Toward an Anthropology of Democracy

Advanced Seminar

March 6–10, 2005

In practice, what does democracy really mean? Julia Paley is interested in the ways people experience democracy in everyday life, and the chair of “Toward an Anthropology of Democracy” contends that anthropology is an ideal discipline in which to explore the question. Ethnographic method, relationships with people outside formal and elite political institutions, and attention to alternative worldviews “can capture local meanings, day-to-day practices, and changing forms of power,” she said.

Promoting democracy is the central rationale for contemporary U.S. foreign policy in the Middle East and beyond. News stories capture excitement and uncertainty as countries from Iraq and Afghanistan to Uzbekistan and Palestine make transitions to democratic political systems.

Funded in part by the Wenner-Gren Foundation for Anthropological Research, Inc., the seminar set out to “deepen understanding, reconfigure frameworks, and rewrite the terms of debate” by encouraging scholars to examine the forms democracy takes as it emerges around the world. Through research in Peru, Ecuador, Mozambique, Japan, Guatemala, India, and the U.S., participants focused on how freedom, rights, popular sovereignty, citizenship, rule of law, and political equality are received and executed where cultural roots of these ideas often predate any formal introduction of democracy. Participants examined the ways international aid agencies, indigenous movements, international observers, and militaries influence how democracy is understood and practiced.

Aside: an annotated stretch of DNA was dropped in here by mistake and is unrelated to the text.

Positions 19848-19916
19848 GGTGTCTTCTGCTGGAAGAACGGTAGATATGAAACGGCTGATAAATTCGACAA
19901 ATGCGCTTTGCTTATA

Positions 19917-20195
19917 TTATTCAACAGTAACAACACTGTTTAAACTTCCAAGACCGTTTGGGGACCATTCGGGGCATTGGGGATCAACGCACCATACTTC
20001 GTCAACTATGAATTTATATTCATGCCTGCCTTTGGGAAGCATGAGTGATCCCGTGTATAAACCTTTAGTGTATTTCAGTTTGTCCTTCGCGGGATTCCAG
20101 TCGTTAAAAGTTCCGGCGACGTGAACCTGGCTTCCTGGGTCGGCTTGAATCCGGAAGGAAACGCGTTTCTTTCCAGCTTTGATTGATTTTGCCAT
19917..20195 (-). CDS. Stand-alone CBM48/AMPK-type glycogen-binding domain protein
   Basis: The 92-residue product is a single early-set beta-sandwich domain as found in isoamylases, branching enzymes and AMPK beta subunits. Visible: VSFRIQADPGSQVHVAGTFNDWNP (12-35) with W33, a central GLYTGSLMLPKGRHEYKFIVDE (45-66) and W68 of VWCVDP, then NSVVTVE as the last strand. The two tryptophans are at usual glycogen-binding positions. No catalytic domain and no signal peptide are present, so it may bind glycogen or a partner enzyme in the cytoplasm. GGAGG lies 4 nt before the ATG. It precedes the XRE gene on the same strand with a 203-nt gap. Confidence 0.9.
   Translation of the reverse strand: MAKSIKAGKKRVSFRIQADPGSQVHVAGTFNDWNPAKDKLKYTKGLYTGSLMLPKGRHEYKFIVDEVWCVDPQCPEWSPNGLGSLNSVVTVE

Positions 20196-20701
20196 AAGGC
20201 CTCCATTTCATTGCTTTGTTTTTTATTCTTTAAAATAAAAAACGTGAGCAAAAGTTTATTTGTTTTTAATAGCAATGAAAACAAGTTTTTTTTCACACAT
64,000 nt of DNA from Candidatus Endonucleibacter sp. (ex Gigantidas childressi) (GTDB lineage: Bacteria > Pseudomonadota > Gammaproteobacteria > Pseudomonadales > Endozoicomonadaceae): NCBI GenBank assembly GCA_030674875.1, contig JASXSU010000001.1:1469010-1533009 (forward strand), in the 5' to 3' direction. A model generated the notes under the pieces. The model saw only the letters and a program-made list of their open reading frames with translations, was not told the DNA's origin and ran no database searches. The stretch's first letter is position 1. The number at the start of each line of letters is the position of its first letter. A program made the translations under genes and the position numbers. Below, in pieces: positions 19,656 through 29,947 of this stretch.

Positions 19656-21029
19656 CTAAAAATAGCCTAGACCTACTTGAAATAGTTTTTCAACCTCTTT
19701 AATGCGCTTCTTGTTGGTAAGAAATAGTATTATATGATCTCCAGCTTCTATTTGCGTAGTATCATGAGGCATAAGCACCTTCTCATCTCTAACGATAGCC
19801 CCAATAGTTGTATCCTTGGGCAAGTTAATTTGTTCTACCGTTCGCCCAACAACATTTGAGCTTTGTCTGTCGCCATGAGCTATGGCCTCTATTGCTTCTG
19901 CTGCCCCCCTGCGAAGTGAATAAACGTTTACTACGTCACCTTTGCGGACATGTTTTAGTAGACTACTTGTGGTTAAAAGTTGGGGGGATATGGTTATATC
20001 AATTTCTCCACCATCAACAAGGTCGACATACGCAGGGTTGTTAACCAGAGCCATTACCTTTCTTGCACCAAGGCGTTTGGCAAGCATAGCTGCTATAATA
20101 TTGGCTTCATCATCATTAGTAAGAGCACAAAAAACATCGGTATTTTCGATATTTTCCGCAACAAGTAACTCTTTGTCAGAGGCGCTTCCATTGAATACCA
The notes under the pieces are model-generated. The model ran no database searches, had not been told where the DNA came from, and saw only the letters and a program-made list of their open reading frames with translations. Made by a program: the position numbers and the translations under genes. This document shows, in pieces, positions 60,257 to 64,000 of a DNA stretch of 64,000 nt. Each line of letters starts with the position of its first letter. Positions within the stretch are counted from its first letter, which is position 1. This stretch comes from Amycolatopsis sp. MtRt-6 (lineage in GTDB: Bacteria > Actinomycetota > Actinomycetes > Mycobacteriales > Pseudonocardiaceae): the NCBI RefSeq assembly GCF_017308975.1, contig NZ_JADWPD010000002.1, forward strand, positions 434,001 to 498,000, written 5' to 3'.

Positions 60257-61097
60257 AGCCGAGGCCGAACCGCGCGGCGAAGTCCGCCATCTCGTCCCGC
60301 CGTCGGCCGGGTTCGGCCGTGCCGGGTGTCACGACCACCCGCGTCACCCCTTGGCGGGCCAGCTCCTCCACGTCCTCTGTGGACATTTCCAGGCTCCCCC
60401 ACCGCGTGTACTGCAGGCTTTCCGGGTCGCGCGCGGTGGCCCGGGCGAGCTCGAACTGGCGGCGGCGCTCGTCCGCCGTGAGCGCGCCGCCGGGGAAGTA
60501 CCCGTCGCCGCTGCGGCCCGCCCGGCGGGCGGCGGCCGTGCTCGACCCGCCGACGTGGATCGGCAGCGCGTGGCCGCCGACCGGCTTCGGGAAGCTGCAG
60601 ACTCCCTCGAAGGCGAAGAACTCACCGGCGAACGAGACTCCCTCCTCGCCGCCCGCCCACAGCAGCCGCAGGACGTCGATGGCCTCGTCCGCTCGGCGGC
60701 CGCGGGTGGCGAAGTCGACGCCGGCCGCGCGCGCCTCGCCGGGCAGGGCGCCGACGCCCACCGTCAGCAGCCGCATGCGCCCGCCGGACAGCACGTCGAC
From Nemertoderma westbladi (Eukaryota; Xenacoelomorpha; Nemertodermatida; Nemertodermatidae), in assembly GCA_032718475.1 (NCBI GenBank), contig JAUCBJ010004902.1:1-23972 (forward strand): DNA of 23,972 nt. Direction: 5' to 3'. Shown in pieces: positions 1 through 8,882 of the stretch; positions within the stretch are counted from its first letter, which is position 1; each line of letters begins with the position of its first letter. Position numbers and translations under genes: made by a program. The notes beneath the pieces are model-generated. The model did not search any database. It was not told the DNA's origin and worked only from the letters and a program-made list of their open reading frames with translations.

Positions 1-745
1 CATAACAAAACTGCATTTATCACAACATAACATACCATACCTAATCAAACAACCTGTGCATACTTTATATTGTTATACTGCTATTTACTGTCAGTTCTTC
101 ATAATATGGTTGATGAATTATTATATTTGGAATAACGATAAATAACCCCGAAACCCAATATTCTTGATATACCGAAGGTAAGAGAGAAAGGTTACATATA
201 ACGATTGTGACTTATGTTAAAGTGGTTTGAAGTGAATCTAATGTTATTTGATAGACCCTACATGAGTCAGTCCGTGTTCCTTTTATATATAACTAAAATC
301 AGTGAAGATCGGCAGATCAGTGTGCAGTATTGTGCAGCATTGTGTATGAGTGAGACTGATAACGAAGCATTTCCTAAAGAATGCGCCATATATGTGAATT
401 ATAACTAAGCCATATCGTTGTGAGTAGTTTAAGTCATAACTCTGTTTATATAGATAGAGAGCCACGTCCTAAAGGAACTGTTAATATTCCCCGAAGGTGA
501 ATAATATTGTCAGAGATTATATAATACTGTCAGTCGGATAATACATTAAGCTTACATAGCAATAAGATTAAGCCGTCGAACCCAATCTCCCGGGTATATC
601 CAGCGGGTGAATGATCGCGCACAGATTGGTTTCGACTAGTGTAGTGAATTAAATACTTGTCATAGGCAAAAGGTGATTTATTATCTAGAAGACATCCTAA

If democracy is government ‘by the people,’ said Harry West, then it must differ along with 'the people' in question, and how the ‘will of the people’ might be realized becomes anthropological question of pressing importance.

“Anthropology sheds light on the daily life and political struggles of people living in non-elite sectors of societies,” Paley said, “and on the subtle shades of meaning created by democracy in practice.”

Julia Paley, Chair Assistant Professor, Department of Anthropology, University of Michigan, Ann Arbor Do Electoral Politics Debilitate Social Movements? What are the Consequences for Democracy? Introspection and Challenges from Indigenous Movements in Ecuador
Mukulika Banerjee Department of Anthropology, University College, London Democracy: An Ethnographic Approach
Carol J. Greenhouse Department of Anthropology, Princeton University Rethinking the Discursivity of States
Akhil Gupta Department of Cultural and Social Anthropology, Stanford University Literacy, Bureaucratic Domination, and Democracy
David Nugent Department of Anthropology, Colby College Democracy Otherwise: Struggles Over Popular Rule in the Northern Peruvian Andes
Jennifer Schirmer Centre for Development and the Environment, University of Oslo Nuancing Democratic Discourse: Anthropology as Critique and as Technique
Kay B. Warren Watson Institute for International Studies, Brown University Studying Moving Targets: Japan and Transnational Democracy
Harry G. West Department of Anthropology, School of Oriental and African Studies, University of London “Govern Yourselves!”: Democracy and Carnage in Northern Mozambique

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